In Healthy Eating, Healthy Living by Clara0 Comments


In the article “Fructose malabsorption and hereditary fructose intolerance” we already described how fructose malabsorption is probably  caused by the fact that the GLUT-5 transporter is not working properly. This means that the fructose is not absorbed into the system via the small intestine. It remains in the gut lumen and is transported into the next intestinal section, the large intestine.

Lumen (anatomy)

 In biology, a lumen (from Latin lumen, meaning ‘an opening’; plural lumina) is the inside space of a tubular structure, such as an artery or intestine. The interior of a vessel, such as the central space in an artery or vein through which blood flows.

In the large intestine some bacteria will then metabolize (break down) the fructose into the components hydrogen, CO2 and short-chain fatty acids. The hydrogen will not cause any symptoms, but it can be used for the purpose of diagnosis. Fructose malabsorption can normally be diagnosed with the help of a non-invasive breath test.

It can occur when the ileocecal valve is not closing properly because gas (CO2) is bloating the large intestine. This can cause the stool to flow from the large intestine back into the small intestine (where it shouldn’t be). This in turn causes bacterial imbalance in the intestine, which almost always results in symptoms. This is referred to as “backwash ileitis”.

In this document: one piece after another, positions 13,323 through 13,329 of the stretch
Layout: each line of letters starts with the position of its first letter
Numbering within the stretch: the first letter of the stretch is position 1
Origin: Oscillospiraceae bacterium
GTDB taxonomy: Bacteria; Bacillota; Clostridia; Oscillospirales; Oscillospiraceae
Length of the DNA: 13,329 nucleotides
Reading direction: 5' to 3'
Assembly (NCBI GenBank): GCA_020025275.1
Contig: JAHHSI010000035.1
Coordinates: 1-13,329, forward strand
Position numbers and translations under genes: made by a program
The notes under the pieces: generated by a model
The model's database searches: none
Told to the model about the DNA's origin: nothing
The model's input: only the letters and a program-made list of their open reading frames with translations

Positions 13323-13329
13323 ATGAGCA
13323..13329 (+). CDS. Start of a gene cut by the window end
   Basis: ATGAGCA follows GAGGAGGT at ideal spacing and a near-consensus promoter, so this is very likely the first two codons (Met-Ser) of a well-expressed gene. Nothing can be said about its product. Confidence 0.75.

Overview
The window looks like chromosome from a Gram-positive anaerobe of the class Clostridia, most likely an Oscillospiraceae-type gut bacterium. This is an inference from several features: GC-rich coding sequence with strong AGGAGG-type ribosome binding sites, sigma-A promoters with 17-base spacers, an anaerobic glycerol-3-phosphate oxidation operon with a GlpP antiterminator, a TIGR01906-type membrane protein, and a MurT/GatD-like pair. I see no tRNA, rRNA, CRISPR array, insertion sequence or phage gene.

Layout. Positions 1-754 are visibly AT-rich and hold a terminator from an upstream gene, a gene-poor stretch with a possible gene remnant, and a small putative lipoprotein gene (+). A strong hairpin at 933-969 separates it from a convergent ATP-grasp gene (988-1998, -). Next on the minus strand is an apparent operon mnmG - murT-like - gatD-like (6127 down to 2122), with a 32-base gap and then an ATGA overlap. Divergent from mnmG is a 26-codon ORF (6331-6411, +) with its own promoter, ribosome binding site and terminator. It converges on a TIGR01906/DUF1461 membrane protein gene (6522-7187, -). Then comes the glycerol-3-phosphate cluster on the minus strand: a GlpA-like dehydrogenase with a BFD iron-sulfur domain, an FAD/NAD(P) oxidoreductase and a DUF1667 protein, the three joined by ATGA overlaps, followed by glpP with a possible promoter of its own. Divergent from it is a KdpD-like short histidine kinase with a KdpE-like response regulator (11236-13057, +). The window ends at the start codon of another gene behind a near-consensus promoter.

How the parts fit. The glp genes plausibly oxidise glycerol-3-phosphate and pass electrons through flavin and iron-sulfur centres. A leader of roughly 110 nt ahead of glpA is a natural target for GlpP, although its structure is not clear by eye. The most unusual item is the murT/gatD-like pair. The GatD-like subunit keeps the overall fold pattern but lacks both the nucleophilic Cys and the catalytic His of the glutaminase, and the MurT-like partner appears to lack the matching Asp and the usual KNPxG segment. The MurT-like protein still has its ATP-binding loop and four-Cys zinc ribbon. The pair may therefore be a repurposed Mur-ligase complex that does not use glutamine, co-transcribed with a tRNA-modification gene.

The ileocecal valve (ileal papilla, ileocaecal valve, Tulp’s valve, Tulpius valve, Bauhin’s valve, ileocecal eminence, valve of Varolius or colic valve) is a sphincter muscle valve that separates the small intestine and the large intestine.

The short-chain fatty acids produce an osmotic gradient and therefore cause the infiltration of fluids into the gut lumen, which leads to runny diarrhoea.

The symptoms of fructose malabsorption thus include

  • bloating
  • flatulence
  • diarrhea or soft stool (often smelly) / constipation
  • nausea
  • stomach ache
  • abdominal cramps

The following secondary symptoms have been observed:

  • Dizziness
  • Reflux
  • Heartburn
  • Tiredness
  • Depressive moods
  • Headache (to the point of migraine)

The intensity of the symptoms depends on the tolerance level of the person and can vary on a day to day basis. On the one day you can be able to tolerate some strawberries and on the next you end up with diarrhea. If you have fructose intolerance you will have to develop a sixth sense for what you can tolerate. You need to gradually figure it out by listening to your body.

Delay of Fructose Intolerance Symptoms

Another hurdle is the delay of symptoms. Some patients report that their symptoms only appear 24-48 hours after the ingestion of fructose.


Leave a Comment